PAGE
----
When professional taiko artist Kristy Oshiro prepares to drive to a neighboring city to teach classes, she puts a bucket of bachi (taiko drumsticks) on her passenger-side seat, 15 drum stands in her trunk and stacks 15 practice taiko (drums) in the back seat of her Honda Accord.
“And safely! I can still see out of my windows,” she said proudly.
A Yonsei born and raised in Kona, Hawai‘i, the 32-year-old Oshiro said she has been captivated by taiko ever since she was a small child. Each year, she would attend the annual Kona Coffee Festival, where many cultural performances were held. The Kona Daifukuji Taiko group, made up of youth from the Daifukuji Soto Mission, would close the festival and Oshiro would fight through the crowd to get front-row seats.
“I would always try to get as close as I could because I loved the feeling of the vibrations from the drums, and also to watch a group of young people on stage being so powerful and loud and doing this thing that looks really, really cool,” she said.
Oshiro began learning taiko with Kona Daifukuji Taiko when she turned 9 years old and has continued to play since then. During college, Oshiro was a member of Portland Taiko while earning her bachelor’s degree in music performance in percussion at Portland State University. She was a touring ensemble member as well as a Portland Taiko instructor from 2001 to 2007. After leaving Portland Taiko, she became an instructor and youth programs director for Sacramento Taiko Dan for the next seven years.
Now, Oshiro teaches classes and workshops in several cities in California, including Sacramento, Penryn, Nevada City and San Mateo, Calif. on a weekly basis, depending on when sessions start for each class or workshop. Despite her busy schedule, Oshiro said teaching has been a rewarding experience.
“Teaching in general, no matter who it is, is always great fun and rewarding to see students learning and enjoying themselves,” said Oshiro, who has been teaching for 13 years.
Beginning taiko student Wendy Okuda, a Sansei, said she likes how Oshiro includes Japanese culture and taiko history, as well as basic Japanese words and phrases, into each lesson. Okuda also admires Oshiro as a musician and said students experience her passion for the rhythm and beat of the drum when she teaches.
“There are many people out there who can teach you to play a song, (but) with Kristy, you experience and feel what the song is about,” Okuda said.
Many students echo Okuda’s feelings toward Oshiro and her classes. Beginning student Marlene Perkins, who is now in her third year of playing, adds that it is fun to learn from Oshiro and that she is very patient.
Beginning student Tatsuno Kusaba, who has five years of taiko-playing experience, said Oshiro adjusts her teaching style depending on the various learning abilities of her students. Kusaba has severe directional learning dyslexia, making it difficult to maintain the beat with her classmates.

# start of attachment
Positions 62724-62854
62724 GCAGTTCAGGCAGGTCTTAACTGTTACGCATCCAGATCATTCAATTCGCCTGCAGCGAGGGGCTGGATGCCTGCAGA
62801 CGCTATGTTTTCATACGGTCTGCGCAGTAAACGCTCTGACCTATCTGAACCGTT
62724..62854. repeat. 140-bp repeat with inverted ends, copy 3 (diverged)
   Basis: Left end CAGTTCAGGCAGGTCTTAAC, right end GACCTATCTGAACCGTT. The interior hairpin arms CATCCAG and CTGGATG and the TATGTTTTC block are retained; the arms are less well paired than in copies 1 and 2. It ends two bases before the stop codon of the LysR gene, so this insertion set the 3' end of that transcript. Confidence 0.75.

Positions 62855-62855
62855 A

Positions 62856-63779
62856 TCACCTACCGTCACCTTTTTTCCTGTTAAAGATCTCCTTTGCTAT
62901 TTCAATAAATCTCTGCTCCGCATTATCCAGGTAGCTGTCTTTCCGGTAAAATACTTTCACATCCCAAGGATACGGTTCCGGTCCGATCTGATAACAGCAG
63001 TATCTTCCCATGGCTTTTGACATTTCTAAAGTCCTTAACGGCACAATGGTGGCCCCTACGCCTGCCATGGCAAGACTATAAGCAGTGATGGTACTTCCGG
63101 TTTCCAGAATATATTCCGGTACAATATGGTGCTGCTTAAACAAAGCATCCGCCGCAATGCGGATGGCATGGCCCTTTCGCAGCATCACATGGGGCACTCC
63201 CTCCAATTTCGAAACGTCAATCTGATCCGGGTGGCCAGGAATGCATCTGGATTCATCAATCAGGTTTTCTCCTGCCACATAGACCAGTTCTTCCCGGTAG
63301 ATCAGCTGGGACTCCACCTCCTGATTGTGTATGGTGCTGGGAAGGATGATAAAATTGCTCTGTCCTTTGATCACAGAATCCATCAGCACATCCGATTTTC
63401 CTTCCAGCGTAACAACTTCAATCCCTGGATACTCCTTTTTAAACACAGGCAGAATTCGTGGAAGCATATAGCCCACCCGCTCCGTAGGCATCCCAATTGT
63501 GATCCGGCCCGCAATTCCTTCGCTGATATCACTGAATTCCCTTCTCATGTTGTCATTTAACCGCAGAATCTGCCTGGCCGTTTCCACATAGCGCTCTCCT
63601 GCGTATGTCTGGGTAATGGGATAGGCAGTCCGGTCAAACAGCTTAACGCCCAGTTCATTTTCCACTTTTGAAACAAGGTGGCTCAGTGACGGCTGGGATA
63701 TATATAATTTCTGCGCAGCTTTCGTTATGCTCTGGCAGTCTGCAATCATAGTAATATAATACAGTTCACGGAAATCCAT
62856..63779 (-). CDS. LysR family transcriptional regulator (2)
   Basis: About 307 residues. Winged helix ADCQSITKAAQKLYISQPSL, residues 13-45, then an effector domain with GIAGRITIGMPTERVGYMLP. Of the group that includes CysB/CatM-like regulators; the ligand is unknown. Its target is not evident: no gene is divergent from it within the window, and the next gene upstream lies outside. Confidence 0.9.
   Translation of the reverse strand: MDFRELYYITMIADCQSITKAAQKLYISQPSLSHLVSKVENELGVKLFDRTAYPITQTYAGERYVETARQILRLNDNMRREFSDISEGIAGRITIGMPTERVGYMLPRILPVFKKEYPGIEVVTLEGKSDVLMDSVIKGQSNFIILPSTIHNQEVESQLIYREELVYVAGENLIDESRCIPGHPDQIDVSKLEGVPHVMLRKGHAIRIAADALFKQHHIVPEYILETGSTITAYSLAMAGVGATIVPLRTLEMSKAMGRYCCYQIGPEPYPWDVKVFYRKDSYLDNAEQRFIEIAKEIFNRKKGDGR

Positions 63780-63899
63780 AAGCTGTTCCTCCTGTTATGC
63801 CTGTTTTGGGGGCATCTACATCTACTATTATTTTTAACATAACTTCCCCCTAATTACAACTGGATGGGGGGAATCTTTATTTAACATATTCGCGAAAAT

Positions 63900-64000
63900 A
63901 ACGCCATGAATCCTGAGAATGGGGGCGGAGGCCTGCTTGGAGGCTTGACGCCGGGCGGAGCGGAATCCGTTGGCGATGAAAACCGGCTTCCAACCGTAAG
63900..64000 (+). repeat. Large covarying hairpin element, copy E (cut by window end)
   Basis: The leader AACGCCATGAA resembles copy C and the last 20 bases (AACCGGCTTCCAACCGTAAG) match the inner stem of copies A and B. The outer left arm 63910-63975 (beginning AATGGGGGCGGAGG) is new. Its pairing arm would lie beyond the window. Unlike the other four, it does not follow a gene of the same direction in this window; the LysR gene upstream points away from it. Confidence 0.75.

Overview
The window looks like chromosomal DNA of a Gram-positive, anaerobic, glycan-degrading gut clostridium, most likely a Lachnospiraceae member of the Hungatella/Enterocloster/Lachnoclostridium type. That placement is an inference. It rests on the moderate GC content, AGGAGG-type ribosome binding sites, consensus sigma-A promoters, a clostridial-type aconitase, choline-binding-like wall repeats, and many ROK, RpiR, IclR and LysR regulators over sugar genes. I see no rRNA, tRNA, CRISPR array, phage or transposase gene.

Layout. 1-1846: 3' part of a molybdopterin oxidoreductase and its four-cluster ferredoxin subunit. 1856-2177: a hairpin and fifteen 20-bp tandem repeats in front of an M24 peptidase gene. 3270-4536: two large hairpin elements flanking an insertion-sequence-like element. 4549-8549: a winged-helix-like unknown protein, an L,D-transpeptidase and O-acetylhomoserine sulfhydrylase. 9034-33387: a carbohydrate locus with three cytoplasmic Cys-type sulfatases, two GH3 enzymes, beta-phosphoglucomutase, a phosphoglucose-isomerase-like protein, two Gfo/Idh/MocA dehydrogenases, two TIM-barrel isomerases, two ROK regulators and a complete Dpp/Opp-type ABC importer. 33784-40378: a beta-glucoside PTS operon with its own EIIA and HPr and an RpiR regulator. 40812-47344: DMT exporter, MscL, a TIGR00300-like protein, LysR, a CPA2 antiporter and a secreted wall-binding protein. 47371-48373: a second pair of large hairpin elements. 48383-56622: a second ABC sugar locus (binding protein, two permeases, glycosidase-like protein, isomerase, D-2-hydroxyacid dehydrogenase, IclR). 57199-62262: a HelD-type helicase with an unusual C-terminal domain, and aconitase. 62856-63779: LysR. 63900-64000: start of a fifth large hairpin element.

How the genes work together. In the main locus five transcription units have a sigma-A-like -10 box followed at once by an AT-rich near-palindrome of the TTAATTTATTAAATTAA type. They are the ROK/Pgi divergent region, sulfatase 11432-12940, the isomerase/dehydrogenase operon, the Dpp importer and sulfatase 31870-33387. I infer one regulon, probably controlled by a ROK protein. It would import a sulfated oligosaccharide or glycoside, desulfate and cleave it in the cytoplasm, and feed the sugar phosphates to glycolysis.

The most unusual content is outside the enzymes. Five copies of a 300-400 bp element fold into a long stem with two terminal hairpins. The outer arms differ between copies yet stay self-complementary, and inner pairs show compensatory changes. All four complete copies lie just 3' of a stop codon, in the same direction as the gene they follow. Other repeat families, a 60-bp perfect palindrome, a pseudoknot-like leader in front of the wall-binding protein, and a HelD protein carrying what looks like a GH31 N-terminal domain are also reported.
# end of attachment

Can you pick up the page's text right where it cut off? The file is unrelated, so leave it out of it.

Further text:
“Instead of the experience being painful, Kristy-sensei gathers the whole class to assist me and others in such a fun and warm way that taiko for me has been serious, but great fun in exercise and to exercise trust my classmates,” Kusaba said.
Oshiro teaches people of all ages. She is a vendor for Visions In Education, a Sacramento-based public charter school, where she specializes in educational assemblies and teaching youth. She is an instructor for San Mateo Buddhist Temple Taiko, creative director of Placer Ume Taiko and instructor for Queer Taiko, a group she formed in 2014 in order to bring a group of lesbian, gay, bisexual, gay, transgender and queer people as well as allies together to learn how to play taiko as well as build community and camaraderie.
Oshiro also continues to perform on stage. Besides being a touring member of Taikoza, which is based in New York, Oshiro formed a group called Tsubaki Ensemble in order to continue performing in schools after she left Sacramento Taiko Dan in 2014.
Tsubaki Ensemble is made up of Oshiro, who plays taiko and the Japanese flute, Japanese folk dancer Toshi Kawamura, who is known for her involvement with Sakura Minyo Doo Koo Kai, and taiko and shamisen player Kris Marubayashi. The group’s main objective is to showcase traditional Japanese folk music and dance to elementary school students, emphasizing how the art forms are for everyone. Oshiro, who serves as the group’s artistic director, said it’s great for students to see how multi-generational the group is — Kawamura is in her 80s, Marubayashi is in her 60s and Oshiro is in her 30s.
Marubayashi, a Sansei who played taiko with Sacramento Taiko Dan for 20 years, said she likes performing with Tsubaki Ensemble because she likes being able to share traditional Japanese music with young people, most of whom are not taught music in school or have not been exposed to Japanese music.
Marubayashi said Oshiro is a fantastic performer.
“She is able to effortlessly convey the joy of playing music while also being an amazing musician,” Murabayashi said. “Audiences can sense this and enthusiastically respond to her.”
In the future, Oshiro hopes to continue making a living doing what she loves. Her students hope she will too.
“Quite a few of us have simply followed her to wherever she is teaching in our area,” Perkins said. “We hope she’ll be stuck with us for a long time!”